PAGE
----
Russia’s growing feed industry’s long-term demand could provide great opportunity for U.S. Soy
Although market access has temporarily halted U.S. soy imports, the Russian market holds high potential for the import of U.S. commodity grade soybeans that could be crushed by local mills, and so USSEC continues to build and reinforce relationships in Russia.
The country’s compound feed industry ranks among the top ten feed-producing nations in the world, after a decade that saw accelerated growth. The Russian Feed Manufacturers Union estimates that by 2025, the production of compound feed in Russia is forecasted to exceed 40 million metric tons (MMT), of which 22 million tons will be intended for poultry, 13.7 million tons for pigs, 3.8 million tons for cattle and 1.5 million tons for other animals.
USSEC recently took part in the XIVth international conference, "Trends in the Production of Compound Feed for the Effective Development of Animal Husbandry: Realities And Strategy,” commonly referred to as “Mixed Feeds 2020,” one of the main feed industry events organized annually in Moscow by the International Industrial Academy in conjunction with the Russian Feed Manufacturers Union and All-Russian Research Institute of the Compound Feed Industry. USSEC also provided sponsorship support of this event. Due to COVID-19 travel and communications restrictions, this conference was held in a hybrid format, both online and in-person, for the first time.
More than 110 representatives from 15 regions of Russia and 5 foreign countries, including top managers from regional livestock and agricultural integrations, chief engineers, production managers, specialists from integrated and independent companies, engineering companies, university professors, research institutes, feed and livestock industry associations, and agricultural media attended the conference. Media support for the event was provided by the SoyaNews agency and by a number of leading Russian feed industry magazines such as Compound Feeds, Forage Production, Livestock in Russia, Pig Breeding, Perfect Agriculture, Efficient Livestock Breeding, and Veterinary Medicine and Feeding.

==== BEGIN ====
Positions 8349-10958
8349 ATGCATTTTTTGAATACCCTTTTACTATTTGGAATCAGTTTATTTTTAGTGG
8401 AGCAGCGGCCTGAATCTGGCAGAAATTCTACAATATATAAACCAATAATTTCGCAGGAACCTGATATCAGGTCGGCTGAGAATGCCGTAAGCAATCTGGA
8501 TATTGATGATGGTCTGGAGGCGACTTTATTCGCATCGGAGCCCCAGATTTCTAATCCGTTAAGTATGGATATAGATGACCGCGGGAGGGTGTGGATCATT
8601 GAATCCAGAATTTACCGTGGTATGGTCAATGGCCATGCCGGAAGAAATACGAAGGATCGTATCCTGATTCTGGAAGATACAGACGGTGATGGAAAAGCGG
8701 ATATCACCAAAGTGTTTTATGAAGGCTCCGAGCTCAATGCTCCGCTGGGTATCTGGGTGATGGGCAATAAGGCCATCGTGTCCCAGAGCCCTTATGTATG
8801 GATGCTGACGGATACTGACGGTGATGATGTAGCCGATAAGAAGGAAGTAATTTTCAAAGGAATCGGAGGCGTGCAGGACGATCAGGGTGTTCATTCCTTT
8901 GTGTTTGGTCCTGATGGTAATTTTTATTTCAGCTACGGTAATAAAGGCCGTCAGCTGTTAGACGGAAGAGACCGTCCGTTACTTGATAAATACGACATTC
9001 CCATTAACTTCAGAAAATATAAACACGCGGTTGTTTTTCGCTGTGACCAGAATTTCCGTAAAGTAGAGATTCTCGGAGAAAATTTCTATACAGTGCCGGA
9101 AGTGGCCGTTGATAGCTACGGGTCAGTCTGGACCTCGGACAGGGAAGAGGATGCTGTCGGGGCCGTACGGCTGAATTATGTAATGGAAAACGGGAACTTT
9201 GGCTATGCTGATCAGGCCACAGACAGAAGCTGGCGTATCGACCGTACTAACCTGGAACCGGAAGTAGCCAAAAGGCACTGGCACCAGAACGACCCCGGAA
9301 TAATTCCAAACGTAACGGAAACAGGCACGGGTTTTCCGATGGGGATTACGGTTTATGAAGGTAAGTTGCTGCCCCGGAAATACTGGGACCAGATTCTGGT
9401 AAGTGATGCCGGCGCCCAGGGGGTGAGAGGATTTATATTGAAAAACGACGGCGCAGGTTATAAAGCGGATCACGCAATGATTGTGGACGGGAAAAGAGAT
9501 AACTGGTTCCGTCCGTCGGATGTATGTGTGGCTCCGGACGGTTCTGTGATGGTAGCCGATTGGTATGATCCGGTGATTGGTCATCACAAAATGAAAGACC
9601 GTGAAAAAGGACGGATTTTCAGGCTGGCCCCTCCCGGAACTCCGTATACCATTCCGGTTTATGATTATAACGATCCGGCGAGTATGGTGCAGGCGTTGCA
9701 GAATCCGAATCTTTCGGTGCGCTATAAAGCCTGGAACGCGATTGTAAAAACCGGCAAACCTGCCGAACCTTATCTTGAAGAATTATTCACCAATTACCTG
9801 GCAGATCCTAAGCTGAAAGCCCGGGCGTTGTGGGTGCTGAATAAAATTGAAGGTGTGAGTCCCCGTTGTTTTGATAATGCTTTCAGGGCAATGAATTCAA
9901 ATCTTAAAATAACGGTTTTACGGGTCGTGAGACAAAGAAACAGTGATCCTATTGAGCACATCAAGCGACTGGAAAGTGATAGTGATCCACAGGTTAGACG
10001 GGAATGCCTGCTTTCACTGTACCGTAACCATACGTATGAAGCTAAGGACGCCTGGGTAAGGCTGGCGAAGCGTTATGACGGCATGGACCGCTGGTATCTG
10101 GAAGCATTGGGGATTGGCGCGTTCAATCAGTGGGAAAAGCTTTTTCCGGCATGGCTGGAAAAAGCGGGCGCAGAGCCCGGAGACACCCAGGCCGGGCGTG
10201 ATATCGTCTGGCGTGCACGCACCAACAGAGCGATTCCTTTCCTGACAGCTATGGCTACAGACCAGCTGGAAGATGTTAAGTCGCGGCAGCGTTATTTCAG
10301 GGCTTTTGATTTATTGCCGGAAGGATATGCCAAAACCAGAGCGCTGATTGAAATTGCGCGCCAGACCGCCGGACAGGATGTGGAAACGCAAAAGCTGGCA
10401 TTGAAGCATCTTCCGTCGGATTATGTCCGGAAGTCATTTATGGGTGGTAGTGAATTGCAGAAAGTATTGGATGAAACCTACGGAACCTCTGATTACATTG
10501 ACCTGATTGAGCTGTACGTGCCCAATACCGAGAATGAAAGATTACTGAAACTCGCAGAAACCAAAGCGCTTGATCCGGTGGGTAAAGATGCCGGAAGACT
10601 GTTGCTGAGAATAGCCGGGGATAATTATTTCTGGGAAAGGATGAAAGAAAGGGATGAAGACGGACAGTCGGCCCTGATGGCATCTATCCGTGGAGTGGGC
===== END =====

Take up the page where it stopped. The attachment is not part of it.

Academician Vyacheslav Butkovsky, president of the International Industrial Academy, opened the conference, speaking about the state of development of the domestic feed industry. In his live speech, Dr. Valery Afanasyev, president of the Russian Feed Manufacturers Union, focused on the current state and development trends of Russia’s feed industry.
Following the growing interest of customers regarding new feed market trends and feed ingredients, USSEC consultant Dr. Iani Chihaia presented “Fermented Soybean Meal – a Multi-Purpose Ingredient.” USSEC local consultant Dr. Maria Domoroshchenkova provided simultaneous translation into Russian. Chihaia’s presentation focused on how and why the fermentation technology and FSBM was developed, adopted and market size; why FSBM should be a substitute for conventional protein ingredients; and the aspects related to quality, feeding recommendation, and economics of FSBM.
The USSEC presentation helped to increase end-user and consumer knowledge on the benefits of U.S. Soy and U.S. soy products among Russian end-users. The USSEC consultants generated interactions with participants, largely due to the particular interest in fermented soybean meal and its proper application. The long-term professional relationships of the USSEC consultants with Russian industry members facilitated discussions.
USSEC proved to have the capabilities to assist Russian customers on sourcing U.S. soybeans and understanding fermentation technology. Although no U.S. soybeans are currently imported in Russia due to market barriers, follow up with customers and building relationships with key market players should help in resuming exports to one of the world’s largest markets.